GeekNews

Geek News on the Radio for February 1st, 2021

‘Wonder Woman 1984’ on HBO Max Blew Away Everything Else Christmas Week, Nielsen Now Says

HBO Max’s day-and-date premiere of “Wonder Woman 1984” the week of Christmas 2020 lassoed significantly more viewing time than any other streaming title for the period, according to Nielsen revised estimates. Previously, Nielsen had said Pixar’s “Soul” on Disney Plus, which bowed Christmas Day alongside Warner Bros.’ superhero sequel “Wonder Woman 1984,” was the most-viewed on its Top 10 streaming ranking for Dec. 21-27, 2020. But evidently, WarnerMedia threw a red flag and called for a video review. On Friday, Nielsen said it worked with the media conglomerate to estimate “Wonder Woman 1984” viewing and — lo and behold — found that the Gal Gadot-starrer overwhelmingly outperformed other content: The movie amassed nearly 2.3 billion minutes viewed among U.S. viewers, about 35% more than “Soul.” The Nielsen figure suggests “Wonder Woman 1984” was viewed roughly 14.9 million times, given the movie’s 151-minute runtime (but the measurement firm didn’t divulge estimated number of viewers).

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The ‘Justice League’ Snyder Cut debuts March 18th on HBO Max

HBO Max is preparing to finally release the Snyder Cut and fans won’t have to wait much longer to get their eyes on director Zack Snyder’s true vision for Justice League. The retooled version of the superhero blockbuster will hit the streaming service on March 18th. Snyder previously said his re-edited version of the movie, which was announced last May, will arrive sometime in March. Fans can now mark the date on their calendar and start arranging virtual watch parties for Zack Snyder’s Justice League (as it’s officially titled), which has a runtime of around four hours. Snyder was the original director of Justice League, but he had to leave the project during post-production for personal reasons. Joss Whedon stepped in and put together a seemingly far different version after extensive reshoots. The film received humdrum reviews when Warner Bros. released it in 2017.

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George Clooney Set to Produce ‘Buck Rogers’ Series Reboot

George Clooney has officially signed on as the executive producer of the new, Legendary Entertainment limited series of classic pulp hero, Buck Rogers. Clooney, under his production company, Smokehouse Pictures, is expected to executive produce with partner Grant Heslov. Contrary to popular belief, Clooney has currently only agreed to produce and will not star in the series. Legendary Entertainment is developing the prestigious limited series and is written by Brian K. Vaughn, with a goal of potentially launching a film and anime spin-off of the initial series, if successful. Joining forces with Angry Films’ Don Murphy and Susan Montford, whose credentials include Transformers, Real Steel, and Flint Dille, the original Buck Rogers creator’s grandson, the limited series is sure to create waves in the film industry. Buck Rogers became a household name when it appeared as a serialized comic strip in the 1930s. In 1929, the comic strip, Buck Rogers in the 25th Century A.D. quickly launched the character into becoming a comic sensation, with toy lines, radio dramas, and serial movie adaptation projects releasing throughout the 10th century. However, due to the rise of other sci-fi franchises like Star Trek and Star Wars, the Buck Rogers franchise faced a steady decline. The most recent, high-profile adaptation was its short-lived 1979 NBC series, lasting only two seasons.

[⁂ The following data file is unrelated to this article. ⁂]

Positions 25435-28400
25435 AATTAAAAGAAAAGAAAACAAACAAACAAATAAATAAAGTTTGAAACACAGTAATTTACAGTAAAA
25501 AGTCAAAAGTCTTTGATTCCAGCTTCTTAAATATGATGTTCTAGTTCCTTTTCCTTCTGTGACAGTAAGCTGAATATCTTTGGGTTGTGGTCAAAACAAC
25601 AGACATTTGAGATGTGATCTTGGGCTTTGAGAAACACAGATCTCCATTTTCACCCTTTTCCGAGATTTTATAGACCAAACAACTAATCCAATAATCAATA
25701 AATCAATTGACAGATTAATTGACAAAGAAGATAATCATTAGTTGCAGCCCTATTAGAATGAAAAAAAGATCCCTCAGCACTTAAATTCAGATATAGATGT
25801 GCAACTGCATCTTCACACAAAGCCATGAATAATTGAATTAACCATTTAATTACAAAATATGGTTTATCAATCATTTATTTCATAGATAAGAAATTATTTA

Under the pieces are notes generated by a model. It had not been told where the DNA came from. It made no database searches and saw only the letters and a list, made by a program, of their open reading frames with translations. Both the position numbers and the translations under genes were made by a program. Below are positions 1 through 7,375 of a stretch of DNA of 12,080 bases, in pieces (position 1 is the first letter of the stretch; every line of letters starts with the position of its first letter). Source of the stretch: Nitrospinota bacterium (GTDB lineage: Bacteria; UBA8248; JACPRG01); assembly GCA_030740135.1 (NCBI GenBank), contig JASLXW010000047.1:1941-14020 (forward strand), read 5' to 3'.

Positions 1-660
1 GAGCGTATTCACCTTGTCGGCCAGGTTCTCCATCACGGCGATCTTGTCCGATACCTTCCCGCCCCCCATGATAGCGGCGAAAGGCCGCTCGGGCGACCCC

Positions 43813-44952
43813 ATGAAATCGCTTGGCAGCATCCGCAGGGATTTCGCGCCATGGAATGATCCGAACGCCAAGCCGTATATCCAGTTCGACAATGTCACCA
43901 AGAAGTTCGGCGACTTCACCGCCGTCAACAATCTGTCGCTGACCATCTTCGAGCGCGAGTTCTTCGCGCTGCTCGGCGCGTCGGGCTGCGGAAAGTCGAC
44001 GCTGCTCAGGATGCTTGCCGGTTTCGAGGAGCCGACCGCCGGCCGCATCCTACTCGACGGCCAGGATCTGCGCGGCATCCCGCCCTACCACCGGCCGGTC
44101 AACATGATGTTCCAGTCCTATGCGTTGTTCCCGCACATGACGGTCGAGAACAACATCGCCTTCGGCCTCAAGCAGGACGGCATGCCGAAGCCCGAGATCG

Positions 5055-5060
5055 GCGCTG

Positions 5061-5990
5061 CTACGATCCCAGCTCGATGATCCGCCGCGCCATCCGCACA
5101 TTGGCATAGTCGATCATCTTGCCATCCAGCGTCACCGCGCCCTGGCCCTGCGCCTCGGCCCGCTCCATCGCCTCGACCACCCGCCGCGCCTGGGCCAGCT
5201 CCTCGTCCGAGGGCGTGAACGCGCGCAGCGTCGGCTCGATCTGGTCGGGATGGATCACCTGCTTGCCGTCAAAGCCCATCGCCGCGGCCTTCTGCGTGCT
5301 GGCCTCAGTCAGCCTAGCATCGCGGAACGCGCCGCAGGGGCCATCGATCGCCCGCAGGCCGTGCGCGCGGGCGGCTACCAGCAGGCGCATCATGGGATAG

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Japan to clarify copyright rules for cosplay

The government is planning to review copyright rules to prevent possible legal violations by cosplayers as the number of people dressing up as animation and game characters continues to grow. While wearing a costume of a character does not infringe copyright in itself, a violation could occur if an individual is paid to do so, such as to make an appearance at an event. Shinji Inoue, minister in charge of the Cool Japan strategy to promote Japanese pop culture overseas, said Friday the government plans to review commercial copyright rules regarding fair use by the end of the fiscal year in March. “To further promote cosplay culture, it is important to have an environment in which people can feel safe and enjoy themselves,” Inoue said. The government is not planning to revise the copyright law as it fears stricter regulations would drive people away from cosplay. Instead, it plans to share specific examples of situations in which cosplayers may be asked to pay copyright fees to enhance awareness. The government has already heard from creators as well as cosplayers, including Enako, who has been appointed the government’s Cool Japan ambassador on the issue. Some cosplayers have pointed to the need for a framework to enable them to contact copyright holders to secure permission.

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